Unless you have been living on top of a mountain without WiFi or hiding under a rock, you are quite familiar with the chaos that the coronavirus (COVID-19) has thrust the world into. Let’s try to gain a sense of what has transpired until now, using data analysis techniques. We will use Python and its many data science-friendly libraries to go through this.
By the end of this post, you will be more comfortable handling data and be able to analyze it in different ways.. In later blog(s) as part of this series, we will learn how to visualize data better and apply machine learning techniques to see if we can predict the outbreak’s spread/impact using statistical modeling and extrapolation.
The instructions below are for a Mac and you can use their equivalents on Linux/Windows where needed.
Get the dataset from John Hopkins university. From command line do the following,
git clone https://github.com/CSSEGISandData/COVID-19.gitcd COVID-19
You will notice a set of ‘.csv’ files containing Global and U.S. data for COVID-19 confirmed cases, recovered information and deaths.
The quickest and simplest way to get started is to install Anaconda for getting data science packages and managing your Python environments (or you can just use ‘pip install’ if you have a good handle of tools like ‘pyenv’ or ‘virtualenv’).
Download Miniconda and install via terminal:
Create a conda environment and activate it:
You can install individual libraries like pandas, matplotlib, seaborn, jupyter etc; or get all of them together using pyviz/holoviz (useful in later blogs when we consider visualization aspects).
By the way, all the Python jupyter notebook code used in the following sections of this blog can be found here. So, if you just want to read through the blog and not actually code along, be my guest. For those of you who want to walk through along with me, use the below sections and feel free to copy/paste in your notebook.
Start a new notebook and you are in business.
Import the pandas library and load the data from the downloaded files
Let’s do a quick review of the contents of the data frames, number for rows, columns, column names, etc. Since we loaded each of the files into their respective dictionaries, we can access them like so:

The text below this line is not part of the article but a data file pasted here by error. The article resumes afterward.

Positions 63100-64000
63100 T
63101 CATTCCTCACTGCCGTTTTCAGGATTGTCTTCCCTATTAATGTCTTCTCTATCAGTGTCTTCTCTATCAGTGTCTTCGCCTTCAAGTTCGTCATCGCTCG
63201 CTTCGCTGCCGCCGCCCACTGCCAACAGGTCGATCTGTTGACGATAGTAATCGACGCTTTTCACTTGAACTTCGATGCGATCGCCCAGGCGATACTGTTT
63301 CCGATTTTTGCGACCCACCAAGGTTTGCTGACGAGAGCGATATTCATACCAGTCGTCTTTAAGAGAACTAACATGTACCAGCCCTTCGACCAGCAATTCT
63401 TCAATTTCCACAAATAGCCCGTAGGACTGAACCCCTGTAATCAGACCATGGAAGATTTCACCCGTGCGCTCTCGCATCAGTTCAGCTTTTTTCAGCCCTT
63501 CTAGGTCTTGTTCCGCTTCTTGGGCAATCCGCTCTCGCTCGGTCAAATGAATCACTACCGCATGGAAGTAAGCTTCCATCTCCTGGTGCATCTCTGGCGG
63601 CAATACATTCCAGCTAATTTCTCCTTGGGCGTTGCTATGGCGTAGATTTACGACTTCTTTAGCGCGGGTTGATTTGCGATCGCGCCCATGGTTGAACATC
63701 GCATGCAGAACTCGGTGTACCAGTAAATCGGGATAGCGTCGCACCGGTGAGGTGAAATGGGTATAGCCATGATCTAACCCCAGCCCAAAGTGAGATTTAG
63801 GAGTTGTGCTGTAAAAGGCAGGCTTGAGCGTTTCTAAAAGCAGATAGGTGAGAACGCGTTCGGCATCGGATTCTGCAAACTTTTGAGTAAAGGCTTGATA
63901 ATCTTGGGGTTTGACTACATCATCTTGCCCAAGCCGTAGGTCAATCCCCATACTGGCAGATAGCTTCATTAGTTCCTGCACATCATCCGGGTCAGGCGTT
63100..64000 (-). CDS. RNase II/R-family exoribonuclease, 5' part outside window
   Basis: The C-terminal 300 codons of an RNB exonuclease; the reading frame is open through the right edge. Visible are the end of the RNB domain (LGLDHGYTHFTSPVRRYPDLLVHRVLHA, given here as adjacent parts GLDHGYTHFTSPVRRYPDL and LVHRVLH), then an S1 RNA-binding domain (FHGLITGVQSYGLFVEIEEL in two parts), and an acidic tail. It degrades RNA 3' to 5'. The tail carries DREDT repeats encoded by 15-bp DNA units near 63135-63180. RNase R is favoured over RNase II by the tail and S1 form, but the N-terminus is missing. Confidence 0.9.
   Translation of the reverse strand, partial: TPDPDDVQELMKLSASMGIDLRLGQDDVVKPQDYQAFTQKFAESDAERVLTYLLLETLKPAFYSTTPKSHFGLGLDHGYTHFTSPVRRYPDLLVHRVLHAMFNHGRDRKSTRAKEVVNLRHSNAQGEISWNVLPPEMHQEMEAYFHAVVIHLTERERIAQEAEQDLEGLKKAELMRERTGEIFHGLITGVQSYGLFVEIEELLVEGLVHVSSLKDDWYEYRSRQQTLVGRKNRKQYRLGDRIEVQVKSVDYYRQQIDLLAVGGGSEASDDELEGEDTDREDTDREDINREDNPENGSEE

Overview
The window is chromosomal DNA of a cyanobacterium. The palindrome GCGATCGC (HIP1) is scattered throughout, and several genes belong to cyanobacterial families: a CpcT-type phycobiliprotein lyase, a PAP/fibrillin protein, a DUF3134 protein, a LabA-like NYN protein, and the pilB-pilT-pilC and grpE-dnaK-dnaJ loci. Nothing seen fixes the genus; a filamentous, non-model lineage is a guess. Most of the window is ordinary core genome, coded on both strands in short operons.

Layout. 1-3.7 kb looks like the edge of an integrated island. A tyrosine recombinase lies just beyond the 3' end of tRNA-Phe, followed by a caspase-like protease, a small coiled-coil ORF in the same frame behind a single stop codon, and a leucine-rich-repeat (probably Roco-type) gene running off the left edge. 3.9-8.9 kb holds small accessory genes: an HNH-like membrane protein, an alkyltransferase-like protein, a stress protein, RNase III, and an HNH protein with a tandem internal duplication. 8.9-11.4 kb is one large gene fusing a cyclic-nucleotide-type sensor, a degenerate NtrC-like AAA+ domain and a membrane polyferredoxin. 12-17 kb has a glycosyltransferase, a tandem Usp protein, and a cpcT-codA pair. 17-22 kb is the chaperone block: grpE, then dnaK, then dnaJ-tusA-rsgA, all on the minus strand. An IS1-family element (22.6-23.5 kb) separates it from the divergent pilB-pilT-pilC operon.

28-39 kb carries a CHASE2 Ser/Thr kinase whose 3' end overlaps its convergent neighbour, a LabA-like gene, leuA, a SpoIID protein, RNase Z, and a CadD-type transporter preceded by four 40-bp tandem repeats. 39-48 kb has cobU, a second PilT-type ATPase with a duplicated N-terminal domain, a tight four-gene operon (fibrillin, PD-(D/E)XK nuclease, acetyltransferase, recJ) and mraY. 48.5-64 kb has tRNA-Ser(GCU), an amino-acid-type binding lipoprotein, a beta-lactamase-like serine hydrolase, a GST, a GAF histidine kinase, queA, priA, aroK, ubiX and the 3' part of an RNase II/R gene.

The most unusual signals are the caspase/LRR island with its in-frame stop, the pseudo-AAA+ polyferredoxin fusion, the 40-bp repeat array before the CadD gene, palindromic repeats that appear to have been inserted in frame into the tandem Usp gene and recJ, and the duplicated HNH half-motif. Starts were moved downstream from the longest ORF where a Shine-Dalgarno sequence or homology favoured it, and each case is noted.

You can access the information about the first 3 rows in each of them like below. Here is a sample of what you might see (this is up to April 12th):
We can see that the measurements are listed as separate columns. In order to do some analysis, it would be helpful if each of the measurement (days) is a row item in the dataframe. This calls for some data pre-processing:
We can merge the different case types to get a consolidated dataframe. Let’s see the last 5 rows in the dataframe.
Let’s get the latest data loaded into a separate dataframe for easy analysis. You can choose the most recent date accordingly based on when you are working on this analysis. Also, let’s get a subset of the data for each of the case types.
We can now answer a few questions based on the pre-processed data we have:
How many countries data is being represented in this latest data set?
You can find that out using the ‘nunique()’ method on the df_latest dataframe
What is the total number of confirmed cases worldwide?
We can find this out using the ‘sum()’ method, like so
What are top 3 countries with the most number of confirmed cases?
What are the top 5 countries with COVID-19 recovered cases?
What are the top 3 countries with the lowest Deaths percentage in relation to Confirmed cases?
While these results are accurate, they may not present an accurate picture of a country’s death rate, so may be a percentage of deaths in relation to confirmed cases is a better indicator.
You can add a new ‘feature’ (column) to your data set; say, “Deaths Percent.” We will be using a lambda function to perform this. The apply() method applies the function to all the elements in the data frame. We use the sort() method and the ascending property to get our results. Notice there is a percent() method which is used to calculate the percentage of one type of case over another.
What are the top 3 countries with the highest Recovered percentage in relation to Confirmed cases ?
We will do something similar to the last analysis, only this time on the ‘Recovered’ dataset with sorting done in descending order:
In summary, we covered different stages of Data analysis – Set up, Review, Pre-processing and answering interesting questions. Hopefully, you noticed that once you have the data curated, performing analysis was pretty straightforward (i.e., once you get the hang of the ‘pandas’ J). In a later blog we will leverage this work and visualize the data in engaging ways, followed by applying AI/ML on it for prediction capabilities.
Disclaimer: The data is from the Johns Hopkins University data set and may not provide an exhaustive collection, and is dependent on the reports from different countries and the CDC.